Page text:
Cranes are one of the most endangered
birds in North America. Only 21 wild birds were left by 1941. Strict
protection has brought numbers slowly up, with well over 200 now in the wild,
and nearly 300 in captivity. Whooping Cranes are monogamous
and mate for life.
Habitat: Sloughs, marshes, and fields on
its migration through the state.
Diet: Omnivorous. Summer diet not
well known, but eats aquatic plants, acorns, seeds and grain, insects,
crustaceans, frogs, snakes, and fish on its wintering grounds in Texas.
Behavior: Forages both on land and in shallow
water. In water, forages by walking slowly and grabbing food items
when spotted, or occasionally by standing still and waiting for fish and
other prey items to approach. On land, walks slowly across the
Breeding: Currently a non-breeder in South Dakota.
However, historically they used to nest nearby in eastern North Dakota and
western Minnesota. It is likely they used to nest in northeastern
South Dakota prior to European settlement.
Song: Loud, carrying ker-le-loo.
Migration: Largest wild flock winters on the central Texas coast and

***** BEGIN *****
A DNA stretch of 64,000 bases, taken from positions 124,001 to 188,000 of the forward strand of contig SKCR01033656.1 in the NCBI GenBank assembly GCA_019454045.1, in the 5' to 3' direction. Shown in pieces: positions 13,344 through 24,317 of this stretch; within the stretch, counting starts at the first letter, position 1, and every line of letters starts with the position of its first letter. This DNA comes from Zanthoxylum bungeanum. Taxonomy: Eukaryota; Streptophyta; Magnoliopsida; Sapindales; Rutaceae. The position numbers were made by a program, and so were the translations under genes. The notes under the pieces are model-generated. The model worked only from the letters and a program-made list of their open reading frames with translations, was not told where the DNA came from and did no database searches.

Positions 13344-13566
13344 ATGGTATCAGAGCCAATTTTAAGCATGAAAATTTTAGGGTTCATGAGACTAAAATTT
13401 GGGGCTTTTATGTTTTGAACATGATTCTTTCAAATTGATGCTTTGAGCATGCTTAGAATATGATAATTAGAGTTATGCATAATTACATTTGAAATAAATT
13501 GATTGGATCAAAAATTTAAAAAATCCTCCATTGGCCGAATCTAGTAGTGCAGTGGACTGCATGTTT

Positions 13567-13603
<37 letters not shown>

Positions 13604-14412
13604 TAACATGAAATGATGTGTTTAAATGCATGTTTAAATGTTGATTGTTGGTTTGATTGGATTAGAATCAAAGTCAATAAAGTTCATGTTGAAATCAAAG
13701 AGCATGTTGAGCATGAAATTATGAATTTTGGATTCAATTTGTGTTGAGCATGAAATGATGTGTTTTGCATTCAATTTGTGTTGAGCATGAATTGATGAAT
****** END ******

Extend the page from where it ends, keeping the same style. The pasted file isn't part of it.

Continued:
summers in Wood Buffalo National Park in central Canada.
Conservation Status: Still seriously endangered, but populations are slowly and steadily increasing,
with the total wild population now well over 200. Efforts are
underway to establish a migratory flock in Wisconsin as insurance against the
possibility of a major event wiping out the only existing migratory flocks.
Young of the year are taught to follow an ultralight aircraft from the summer
grounds in Wisconsin to the wintering grounds in Florida. This program has
met with some success, with some birds returning on their own to Wisconsin in
Cornell Lab of Ornithology - Whooping Crane
Crane Foundation article
Photo Information: September 2010, taken at Calgary
Zoo - Public domain photo obtained through